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Donald Trump’s fascist ideas have an audience.

Darren McCollester/Getty Images

Ever since he signed on to the idea of a federal database and visual identification for Muslims in America, some of Donald Trump’s fellow Republicans have deemed him a fascist. I wrote as much two weeks ago and Slate’s Jamelle Bouie later presented an even more detailed case, but it’s another thing entirely when a fellow candidate, John Kasich, breaks out some Niemoller-esque language to condemn Trump. Others, including advisers for Marco Rubio and Jeb Bush, took to Twitter to make the allegation.

Even New York Times columnist Ross Douthat, a staunch social conservative, took up the question on Thursday. Ultimately, he dismissed the charge. But whether or not Trump supports a fascist policy at this stage of the campaign may matter less than whether his audience has bought in.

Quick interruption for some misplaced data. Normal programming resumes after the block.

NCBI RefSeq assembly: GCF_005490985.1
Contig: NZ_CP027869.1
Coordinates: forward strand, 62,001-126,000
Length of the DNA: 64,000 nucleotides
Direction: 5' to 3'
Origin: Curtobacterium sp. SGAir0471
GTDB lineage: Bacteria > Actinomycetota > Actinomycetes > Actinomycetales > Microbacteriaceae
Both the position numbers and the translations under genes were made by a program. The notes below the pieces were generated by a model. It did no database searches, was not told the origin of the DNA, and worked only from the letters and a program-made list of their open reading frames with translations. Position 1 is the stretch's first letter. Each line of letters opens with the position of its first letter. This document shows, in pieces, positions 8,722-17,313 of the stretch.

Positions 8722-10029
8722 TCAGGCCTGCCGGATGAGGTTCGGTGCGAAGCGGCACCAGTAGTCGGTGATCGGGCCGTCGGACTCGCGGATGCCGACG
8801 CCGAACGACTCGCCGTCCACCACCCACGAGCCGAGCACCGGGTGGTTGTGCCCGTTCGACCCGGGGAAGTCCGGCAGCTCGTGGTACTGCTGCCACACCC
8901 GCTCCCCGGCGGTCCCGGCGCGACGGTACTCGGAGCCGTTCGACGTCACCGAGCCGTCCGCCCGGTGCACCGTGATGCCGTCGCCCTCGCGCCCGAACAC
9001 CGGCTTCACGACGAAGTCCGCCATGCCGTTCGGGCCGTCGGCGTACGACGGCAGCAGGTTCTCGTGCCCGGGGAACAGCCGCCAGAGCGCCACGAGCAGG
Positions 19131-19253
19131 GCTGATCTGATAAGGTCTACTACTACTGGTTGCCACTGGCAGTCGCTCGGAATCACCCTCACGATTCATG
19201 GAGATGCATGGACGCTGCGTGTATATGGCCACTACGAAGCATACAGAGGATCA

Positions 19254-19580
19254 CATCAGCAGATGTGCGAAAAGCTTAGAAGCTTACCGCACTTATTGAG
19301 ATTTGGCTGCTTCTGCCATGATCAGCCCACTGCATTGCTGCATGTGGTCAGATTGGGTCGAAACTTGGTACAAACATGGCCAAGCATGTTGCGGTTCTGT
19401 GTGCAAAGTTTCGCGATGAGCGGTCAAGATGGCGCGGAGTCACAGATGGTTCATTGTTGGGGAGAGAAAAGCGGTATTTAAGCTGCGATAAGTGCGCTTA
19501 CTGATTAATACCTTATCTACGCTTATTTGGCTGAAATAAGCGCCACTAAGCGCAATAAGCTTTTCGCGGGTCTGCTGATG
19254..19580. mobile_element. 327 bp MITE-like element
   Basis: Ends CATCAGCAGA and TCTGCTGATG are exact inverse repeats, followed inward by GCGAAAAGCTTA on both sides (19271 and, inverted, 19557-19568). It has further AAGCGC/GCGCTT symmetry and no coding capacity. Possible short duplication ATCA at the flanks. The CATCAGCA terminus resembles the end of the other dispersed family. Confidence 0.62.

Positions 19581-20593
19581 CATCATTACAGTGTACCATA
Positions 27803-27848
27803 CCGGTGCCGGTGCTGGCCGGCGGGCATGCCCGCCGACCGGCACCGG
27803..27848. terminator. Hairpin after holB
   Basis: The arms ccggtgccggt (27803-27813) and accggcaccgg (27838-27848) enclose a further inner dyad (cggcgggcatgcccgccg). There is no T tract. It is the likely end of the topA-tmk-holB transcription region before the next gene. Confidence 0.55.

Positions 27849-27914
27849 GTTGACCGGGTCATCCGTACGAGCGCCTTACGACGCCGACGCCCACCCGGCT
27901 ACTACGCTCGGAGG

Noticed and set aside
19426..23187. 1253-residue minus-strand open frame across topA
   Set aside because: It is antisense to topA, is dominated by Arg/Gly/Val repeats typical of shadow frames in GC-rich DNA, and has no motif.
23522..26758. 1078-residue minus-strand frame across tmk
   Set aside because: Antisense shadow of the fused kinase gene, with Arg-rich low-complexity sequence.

A new Public Policy Polling report released this morning found that Trump has a commanding lead in New Hampshire. But perhaps more alarming is that 53 percent of all Trump supporters in the state agree with him on that Muslim database idea. Forty-nine percent want to close all mosques in the United States. (To boot, 58 percent believe his lie about “thousands of Arabs in New Jersey” celebrating the September 11 attacks.)

Douthat argued that Trump “isn’t actually building a fascist mass movement” and hasn’t won a primary yet. The latter seems more likely to happen with each passing day. Perhaps Douthat and any other doubters will wake up then. Or maybe when he wins South Carolina, too. Or maybe by the time Trump is nominated. They’ll get it eventually, right?